Gossip Men: J. Edgar Hoover, Joe McCarthy, Roy Cohn, and the Politics of Insinuation

Univ. of Chicago. May 2021. 288p. ISBN 9780226624822. $35. HIST
Elias (history, American studies, St. Olaf Coll.) presents a social examination of three men whose legacies during the Cold War were tarnished by insinuations—some made by them, and some made about them. The author’s extended timeline begins in 1885 with one of the first gossip magazines, Town Topics, and follows the national surveillance state from the Spanish-American War through U.S. participation in 20th-century conflicts. Elias asserts that displays of aggression and combative, outwardly heterosexual competition appeared within the constructed concepts of masculinity in the consumer age which replaced earlier notions of producer-based manhood. Although academicians will appreciate Elias’s analysis of the origins of social ideas, general readers might relate more to the roles played by mid-century scandal sheets such as Confidential, Rave, and the National Enquirer. Rumors about the sexual orientations of J. Edgar Hoover, Joe McCarthy, and Roy Cohn targeted their lack of conventional masculine identifiers, such as wives and children. Elias adeptly details the Lavender Scare of the mid-20th century, and the lasting impact of the use of fabrication and hyperbole.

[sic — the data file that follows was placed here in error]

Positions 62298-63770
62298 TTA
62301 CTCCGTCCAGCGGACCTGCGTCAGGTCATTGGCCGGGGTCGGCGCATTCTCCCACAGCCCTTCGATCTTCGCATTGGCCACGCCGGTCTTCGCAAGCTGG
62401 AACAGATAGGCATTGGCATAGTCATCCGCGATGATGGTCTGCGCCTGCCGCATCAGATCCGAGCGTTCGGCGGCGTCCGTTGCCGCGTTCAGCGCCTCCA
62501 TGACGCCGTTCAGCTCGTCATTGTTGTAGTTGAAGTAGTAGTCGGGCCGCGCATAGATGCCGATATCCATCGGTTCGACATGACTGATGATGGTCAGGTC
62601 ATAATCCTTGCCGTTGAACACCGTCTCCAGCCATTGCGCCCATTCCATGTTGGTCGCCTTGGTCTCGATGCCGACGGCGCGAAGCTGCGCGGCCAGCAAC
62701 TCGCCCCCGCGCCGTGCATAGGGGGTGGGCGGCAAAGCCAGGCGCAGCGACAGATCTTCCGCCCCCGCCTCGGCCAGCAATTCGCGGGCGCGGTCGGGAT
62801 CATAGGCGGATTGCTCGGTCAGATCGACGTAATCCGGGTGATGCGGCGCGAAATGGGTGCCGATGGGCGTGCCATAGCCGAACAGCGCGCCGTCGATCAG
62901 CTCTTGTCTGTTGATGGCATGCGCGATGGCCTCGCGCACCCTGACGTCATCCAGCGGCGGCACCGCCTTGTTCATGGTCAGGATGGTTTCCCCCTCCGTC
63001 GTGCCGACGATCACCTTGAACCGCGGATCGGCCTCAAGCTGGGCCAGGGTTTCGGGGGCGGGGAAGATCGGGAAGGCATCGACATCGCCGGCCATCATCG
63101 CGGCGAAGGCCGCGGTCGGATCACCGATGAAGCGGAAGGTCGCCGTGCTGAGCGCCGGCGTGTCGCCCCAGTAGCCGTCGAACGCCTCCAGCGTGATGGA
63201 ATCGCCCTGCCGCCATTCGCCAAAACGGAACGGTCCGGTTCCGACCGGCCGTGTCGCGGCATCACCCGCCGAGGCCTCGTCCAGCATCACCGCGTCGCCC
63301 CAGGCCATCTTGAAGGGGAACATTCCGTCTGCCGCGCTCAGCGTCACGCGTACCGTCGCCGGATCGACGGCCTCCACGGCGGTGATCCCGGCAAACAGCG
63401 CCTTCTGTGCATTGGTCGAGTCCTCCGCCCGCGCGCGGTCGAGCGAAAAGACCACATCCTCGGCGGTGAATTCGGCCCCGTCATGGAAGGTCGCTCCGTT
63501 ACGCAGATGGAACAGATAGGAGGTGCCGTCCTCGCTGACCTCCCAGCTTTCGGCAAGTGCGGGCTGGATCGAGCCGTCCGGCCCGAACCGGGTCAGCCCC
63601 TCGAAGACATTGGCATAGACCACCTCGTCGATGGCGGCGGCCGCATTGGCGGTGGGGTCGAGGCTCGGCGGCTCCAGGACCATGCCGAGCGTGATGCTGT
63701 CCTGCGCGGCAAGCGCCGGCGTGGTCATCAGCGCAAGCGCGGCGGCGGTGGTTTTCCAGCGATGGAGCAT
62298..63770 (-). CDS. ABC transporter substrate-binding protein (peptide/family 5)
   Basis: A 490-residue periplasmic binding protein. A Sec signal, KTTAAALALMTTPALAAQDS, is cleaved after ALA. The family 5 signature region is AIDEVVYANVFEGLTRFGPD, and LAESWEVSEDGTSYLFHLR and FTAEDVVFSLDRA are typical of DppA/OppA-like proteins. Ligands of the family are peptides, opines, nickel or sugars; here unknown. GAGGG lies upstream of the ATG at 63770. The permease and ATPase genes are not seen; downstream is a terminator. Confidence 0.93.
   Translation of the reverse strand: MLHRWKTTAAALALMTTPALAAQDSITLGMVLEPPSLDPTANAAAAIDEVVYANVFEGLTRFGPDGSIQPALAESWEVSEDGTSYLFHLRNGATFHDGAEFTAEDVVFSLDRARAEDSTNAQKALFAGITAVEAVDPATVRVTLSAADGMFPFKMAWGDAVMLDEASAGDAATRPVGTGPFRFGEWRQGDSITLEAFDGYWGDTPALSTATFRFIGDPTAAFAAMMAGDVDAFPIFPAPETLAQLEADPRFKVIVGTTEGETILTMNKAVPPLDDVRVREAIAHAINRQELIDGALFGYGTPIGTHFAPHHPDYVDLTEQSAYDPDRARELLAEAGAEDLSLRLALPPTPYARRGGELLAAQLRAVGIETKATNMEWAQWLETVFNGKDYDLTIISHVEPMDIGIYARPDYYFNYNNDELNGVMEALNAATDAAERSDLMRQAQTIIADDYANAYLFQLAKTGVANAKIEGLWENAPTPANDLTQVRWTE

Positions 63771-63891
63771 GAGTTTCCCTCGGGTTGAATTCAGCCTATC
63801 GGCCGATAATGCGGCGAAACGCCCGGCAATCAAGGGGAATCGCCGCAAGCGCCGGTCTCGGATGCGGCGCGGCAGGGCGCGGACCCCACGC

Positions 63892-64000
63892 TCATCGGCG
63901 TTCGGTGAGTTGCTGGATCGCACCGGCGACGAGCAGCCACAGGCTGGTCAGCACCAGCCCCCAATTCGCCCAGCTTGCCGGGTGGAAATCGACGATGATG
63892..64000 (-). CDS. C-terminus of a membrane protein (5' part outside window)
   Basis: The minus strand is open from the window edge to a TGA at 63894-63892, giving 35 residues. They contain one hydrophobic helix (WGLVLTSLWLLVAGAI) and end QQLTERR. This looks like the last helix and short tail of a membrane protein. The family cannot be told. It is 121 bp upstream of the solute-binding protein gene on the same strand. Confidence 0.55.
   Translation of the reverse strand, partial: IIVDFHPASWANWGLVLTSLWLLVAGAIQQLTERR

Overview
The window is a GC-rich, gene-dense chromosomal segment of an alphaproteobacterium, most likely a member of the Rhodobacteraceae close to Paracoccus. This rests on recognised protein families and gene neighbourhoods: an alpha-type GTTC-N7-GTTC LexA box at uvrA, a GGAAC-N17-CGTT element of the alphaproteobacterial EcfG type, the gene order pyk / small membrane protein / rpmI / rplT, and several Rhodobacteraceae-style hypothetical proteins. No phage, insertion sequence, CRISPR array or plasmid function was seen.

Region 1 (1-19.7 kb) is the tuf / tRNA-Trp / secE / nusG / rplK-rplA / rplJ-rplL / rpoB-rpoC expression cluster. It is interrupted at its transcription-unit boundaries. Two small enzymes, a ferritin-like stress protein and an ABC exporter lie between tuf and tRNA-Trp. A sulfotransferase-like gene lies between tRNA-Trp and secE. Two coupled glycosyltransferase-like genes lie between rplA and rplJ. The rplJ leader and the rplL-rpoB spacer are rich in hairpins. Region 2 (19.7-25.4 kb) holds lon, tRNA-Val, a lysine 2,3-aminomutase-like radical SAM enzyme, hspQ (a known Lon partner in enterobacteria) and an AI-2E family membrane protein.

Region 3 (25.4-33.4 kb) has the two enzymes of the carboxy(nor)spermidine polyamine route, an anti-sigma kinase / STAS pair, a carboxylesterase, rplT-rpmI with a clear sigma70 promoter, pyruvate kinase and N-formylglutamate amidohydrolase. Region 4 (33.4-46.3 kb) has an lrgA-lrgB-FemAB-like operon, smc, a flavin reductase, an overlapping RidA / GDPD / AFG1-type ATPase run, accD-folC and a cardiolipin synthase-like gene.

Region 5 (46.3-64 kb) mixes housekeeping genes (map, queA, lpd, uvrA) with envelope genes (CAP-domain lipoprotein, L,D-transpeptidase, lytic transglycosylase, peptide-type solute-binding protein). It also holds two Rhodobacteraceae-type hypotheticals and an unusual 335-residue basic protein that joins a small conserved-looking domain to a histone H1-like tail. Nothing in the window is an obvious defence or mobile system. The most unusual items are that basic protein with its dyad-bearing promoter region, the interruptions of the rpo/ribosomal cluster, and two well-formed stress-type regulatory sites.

VERDICT This finely crafted book, based on meticulous use of archival records, satisfies on many levels and sheds light on often overlooked history.
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